Phil Flynn is writer of The Energy Report, a daily market commentary discussing oil, the Middle East, American government, economics, and their effects on the world's energies markets, as well as other commodity markets. Contact Mr. Flynn at (888) 264-5665
Hurricane Ida continues to take its toll and now is breaking the record as the hurricane that has done the most disruption to oil supplies in history. The Bureau of Safety and Environmental Enforcement (BSEE) reports showing that 76.88% of oil production is still offline in the Gulf of Mexico as well as 77.25% of natural gas production. The slow recovery of oil and gas production in the Gulf of Mexico is now at a pace that is slower than Hurricane Katrina and Hurricane Ivan. In other words, Hurricane Ida, when looking at oil production, was the most destructive storm in history. Production losses from the Gulf of Mexico will continue to add up, further tightening the U.S. oil supply and gas supply. That means that oil prices normally might be going down during the shoulder season or continuing to stay strong, so if these production issues aren’t corrected quickly, we are very vulnerable to price spikes in the future. Global natural gas prices are going through the roof and are creating a risk to the global economy; at the very least the European and Asian economies. Tropical storm Mindy that formed yesterday isn’t helping matters but it’s already on land in production areas.
Natural gas prices spiked yesterday and that was something we were warning was going to happen sooner or later. A big short position in natural gas had to be covered as the reality of the loss of production from the Gulf of Mexico continues to add up and will drive our storage levels even lower ahead of the key winter heating season. The spike in gasoline is probably a preview of what we’re eventually going to see for gasoline and diesel. Just like the natural gas market, oil, gasoline and diesel are a powder keg that is getting ready to explode. The only thing holding me back is the fact that we are in shoulder season and the possibility that new covid restrictions could hurt demand in the future. We’re seeing record-breaking demand in the United States, we’re seeing record-breaking demand in India and a big rebound in demand in China.
Gasoline pump prices should not be going down anytime soon and I think there’s still a very strong possibility that they could start spiking higher, especially as demand picks up as we get closer to the holidays. The Department of Energy reports that five refineries in Louisiana remain shut, accounting for about 1.0 million b/d of refinery capacity, or approximately 6% of the total U.S. operable refining capacity. All three refineries in the Baton Rouge area and one near New Orleans (1.3 million b/d of refinery capacity) have initiated the restart process, although the refiners will not produce at full rates for several days. Refinery operations cannot restart until feedstock supply, power, and other essential third-party utilities are restored. Fuel stocks in the area are being drawn down from storage while refineries and offshore production are restored. They also report that widespread power outages, fuel shortages, and high demands are leading to retail gas station outages in impacted areas. Available stations are experiencing long lines and high demand. Resupply may be impeded by power outages at terminals. Heavy traffic in some areas is also delaying resupply efforts.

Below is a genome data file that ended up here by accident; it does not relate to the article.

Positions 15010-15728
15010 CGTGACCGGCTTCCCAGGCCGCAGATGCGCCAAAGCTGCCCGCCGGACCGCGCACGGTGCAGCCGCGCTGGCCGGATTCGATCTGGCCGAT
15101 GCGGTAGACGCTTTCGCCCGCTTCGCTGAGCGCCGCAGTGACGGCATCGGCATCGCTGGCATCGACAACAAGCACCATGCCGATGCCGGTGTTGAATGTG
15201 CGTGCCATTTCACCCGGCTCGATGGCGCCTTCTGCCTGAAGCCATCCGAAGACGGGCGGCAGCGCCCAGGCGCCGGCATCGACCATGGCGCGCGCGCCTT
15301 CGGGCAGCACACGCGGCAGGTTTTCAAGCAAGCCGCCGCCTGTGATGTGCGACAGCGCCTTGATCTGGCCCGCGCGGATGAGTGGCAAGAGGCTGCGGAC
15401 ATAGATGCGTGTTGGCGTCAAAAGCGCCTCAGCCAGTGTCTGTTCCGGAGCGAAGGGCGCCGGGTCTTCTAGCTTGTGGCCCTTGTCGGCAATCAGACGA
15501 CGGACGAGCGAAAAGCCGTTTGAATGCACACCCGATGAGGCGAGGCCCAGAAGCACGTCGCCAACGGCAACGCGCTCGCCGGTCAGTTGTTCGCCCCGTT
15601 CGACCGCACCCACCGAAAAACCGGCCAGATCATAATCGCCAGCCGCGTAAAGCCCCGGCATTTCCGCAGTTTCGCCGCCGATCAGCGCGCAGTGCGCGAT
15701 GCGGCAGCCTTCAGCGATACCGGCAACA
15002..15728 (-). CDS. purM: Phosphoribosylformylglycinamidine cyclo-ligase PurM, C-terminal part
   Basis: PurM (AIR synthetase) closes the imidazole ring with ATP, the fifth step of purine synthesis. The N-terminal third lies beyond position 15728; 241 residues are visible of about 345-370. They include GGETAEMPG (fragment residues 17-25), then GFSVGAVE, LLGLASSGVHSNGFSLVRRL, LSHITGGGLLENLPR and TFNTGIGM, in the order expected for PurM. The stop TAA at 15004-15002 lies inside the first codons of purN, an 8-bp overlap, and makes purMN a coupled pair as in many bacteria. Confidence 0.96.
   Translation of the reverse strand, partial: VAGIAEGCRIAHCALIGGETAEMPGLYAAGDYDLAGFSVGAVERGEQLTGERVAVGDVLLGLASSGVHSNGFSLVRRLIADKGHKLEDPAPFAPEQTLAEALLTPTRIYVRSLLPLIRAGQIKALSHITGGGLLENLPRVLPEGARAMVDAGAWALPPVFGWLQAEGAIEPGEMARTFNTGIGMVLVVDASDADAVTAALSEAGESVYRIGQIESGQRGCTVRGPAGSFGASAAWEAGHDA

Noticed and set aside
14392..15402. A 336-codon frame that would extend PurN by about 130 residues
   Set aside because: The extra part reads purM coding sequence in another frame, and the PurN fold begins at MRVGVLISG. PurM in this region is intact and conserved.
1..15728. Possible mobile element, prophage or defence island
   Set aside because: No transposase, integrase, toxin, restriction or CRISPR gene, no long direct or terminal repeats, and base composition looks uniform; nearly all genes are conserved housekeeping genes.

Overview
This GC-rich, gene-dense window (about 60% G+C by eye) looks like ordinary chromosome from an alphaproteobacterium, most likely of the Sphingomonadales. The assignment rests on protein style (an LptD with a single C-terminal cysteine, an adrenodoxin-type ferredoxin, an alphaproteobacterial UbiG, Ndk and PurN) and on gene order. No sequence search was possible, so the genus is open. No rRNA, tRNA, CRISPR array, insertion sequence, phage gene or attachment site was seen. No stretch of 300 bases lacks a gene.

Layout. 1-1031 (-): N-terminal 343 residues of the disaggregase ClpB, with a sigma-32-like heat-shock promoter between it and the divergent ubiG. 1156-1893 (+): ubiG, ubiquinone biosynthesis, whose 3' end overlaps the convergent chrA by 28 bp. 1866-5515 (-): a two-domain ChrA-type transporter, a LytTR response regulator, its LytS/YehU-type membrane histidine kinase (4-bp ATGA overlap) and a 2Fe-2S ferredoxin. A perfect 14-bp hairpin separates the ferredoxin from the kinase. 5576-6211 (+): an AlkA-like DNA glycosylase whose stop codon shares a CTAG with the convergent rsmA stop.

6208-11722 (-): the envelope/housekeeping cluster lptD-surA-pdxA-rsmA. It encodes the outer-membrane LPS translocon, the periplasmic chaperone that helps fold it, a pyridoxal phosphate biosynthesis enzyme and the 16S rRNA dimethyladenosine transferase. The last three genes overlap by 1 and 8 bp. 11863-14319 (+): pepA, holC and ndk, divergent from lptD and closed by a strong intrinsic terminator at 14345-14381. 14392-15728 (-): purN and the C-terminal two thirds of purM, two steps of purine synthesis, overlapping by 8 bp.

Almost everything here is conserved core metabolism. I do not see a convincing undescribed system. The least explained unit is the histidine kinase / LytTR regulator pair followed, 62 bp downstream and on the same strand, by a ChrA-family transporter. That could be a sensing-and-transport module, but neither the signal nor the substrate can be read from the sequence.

We did get the first snapshot of what the impact on inventories might be because of the storm and let’s face it, it was not pretty. MarketWatch reported that the American Petroleum Institute (API) showed that U.S. crude supplies fell by 2.9 million barrels for the week ended Sept. 3, according to sources. The API, which released its data a day later than usual due to Monday’s Labor Day holiday, also reportedly showed an inventory decline of 6.4 million barrels for gasoline, while distillate stockpiles fell by about 3.7 million barrels. Crude stocks at the Cushing, Okla., storage hub, meanwhile, edged up by 1.8 million barrels for the week.
Inventory data from the Energy Information Administration will be released Thursday at 10a central time. On average, the EIA is expected to show crude inventories down by 7.4 million barrels, according to a survey of analysts conducted by S&P Global Platts. The survey also calls for supply declines of 2.4 million barrels for gasoline and 2 million barrels for distillates.
S&P Global Platts also put out a report that shows that OPEC production, despite the promised increase, has yet to happen. OPEC and its allies raised crude production by just 50,000 b/d in August, despite loosening their output quotas, as disruptions and maintenances in a few countries capped the group’s gains. S&P Global Platts said that OPEC’s 13 members pumped 26.97 million b/d in the month, a rise of 140,000 b/d from July, while nine non-OPEC partners led by Russia added 13.29 million b/d, a drop of 90,000 b/d, according to the latest S&P Global Platts survey. The combined output of 40.26 million b/d marks the sixth straight month the alliance has stepped up production. But it could have been more in August. The current OPEC+ supply accord calls for monthly 400,000 b/d increases in the group’s collective quotas, as it aims to capture the global economic recovery from the pandemic. Iraq, Russia, Saudi Arabia, and the UAE were the largest gainers in the month, but Kazakhstan underwent major field maintenance that saw its output decline, and Nigeria suffered a significant oil spill near a key export terminal that shut-in production. Several other members continued to pump below their allocations due to a lack of spare capacity.
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